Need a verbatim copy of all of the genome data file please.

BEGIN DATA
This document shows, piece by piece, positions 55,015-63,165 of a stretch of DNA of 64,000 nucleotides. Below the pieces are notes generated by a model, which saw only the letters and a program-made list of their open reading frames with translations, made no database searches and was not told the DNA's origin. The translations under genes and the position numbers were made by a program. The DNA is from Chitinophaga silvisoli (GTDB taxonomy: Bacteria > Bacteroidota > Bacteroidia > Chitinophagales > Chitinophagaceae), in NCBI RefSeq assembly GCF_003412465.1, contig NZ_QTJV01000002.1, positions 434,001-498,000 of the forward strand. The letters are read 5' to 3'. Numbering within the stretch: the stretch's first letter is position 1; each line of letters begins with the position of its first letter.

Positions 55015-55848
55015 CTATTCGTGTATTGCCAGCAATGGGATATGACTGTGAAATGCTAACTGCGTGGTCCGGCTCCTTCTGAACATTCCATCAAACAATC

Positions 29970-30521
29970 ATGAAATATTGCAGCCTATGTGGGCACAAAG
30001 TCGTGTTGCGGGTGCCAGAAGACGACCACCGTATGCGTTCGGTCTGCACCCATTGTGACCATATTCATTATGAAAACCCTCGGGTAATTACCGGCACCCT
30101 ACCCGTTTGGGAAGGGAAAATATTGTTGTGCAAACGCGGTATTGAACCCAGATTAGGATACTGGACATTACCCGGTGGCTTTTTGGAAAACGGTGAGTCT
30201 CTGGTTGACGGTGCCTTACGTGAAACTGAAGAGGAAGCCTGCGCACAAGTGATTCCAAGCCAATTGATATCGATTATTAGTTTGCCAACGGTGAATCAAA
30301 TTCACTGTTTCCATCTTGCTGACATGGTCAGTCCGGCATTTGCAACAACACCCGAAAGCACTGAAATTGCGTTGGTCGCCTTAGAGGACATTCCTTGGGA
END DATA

This document shows, piece by piece, positions 55,015-63,165 of a stretch of DNA of 64,000 nucleotides. Below the pieces are notes generated by a model, which saw only the letters and a program-made list of their open reading frames with translations, made no database searches and was not told the DNA's origin. The translations under genes and the position numbers were made by a program. The DNA is from Chitinophaga silvisoli (GTDB taxonomy: Bacteria > Bacteroidota > Bacteroidia > Chitinophagales > Chitinophagaceae), in NCBI RefSeq assembly GCF_003412465.1, contig NZ_QTJV01000002.1, positions 434,001-498,000 of the forward strand. The letters are read 5' to 3'. Numbering within the stretch: the stretch's first letter is position 1; each line of letters begins with the position of its first letter.

Positions 55015-55848
55015 CTATTCGTGTATTGCCAGCAATGGGATATGACTGTGAAATGCTAACTGCGTGGTCCGGCTCCTTCTGAACATTCCATCAAACAATC

Positions 29970-30521
29970 ATGAAATATTGCAGCCTATGTGGGCACAAAG
30001 TCGTGTTGCGGGTGCCAGAAGACGACCACCGTATGCGTTCGGTCTGCACCCATTGTGACCATATTCATTATGAAAACCCTCGGGTAATTACCGGCACCCT
30101 ACCCGTTTGGGAAGGGAAAATATTGTTGTGCAAACGCGGTATTGAACCCAGATTAGGATACTGGACATTACCCGGTGGCTTTTTGGAAAACGGTGAGTCT
30201 CTGGTTGACGGTGCCTTACGTGAAACTGAAGAGGAAGCCTGCGCACAAGTGATTCCAAGCCAATTGATATCGATTATTAGTTTGCCAACGGTGAATCAAA
30301 TTCACTGTTTCCATCTTGCTGACATGGTCAGTCCGGCATTTGCAACAACACCCGAAAGCACTGAAATTGCGTTGGTCGCCTTAGAGGACATTCCTTGGGA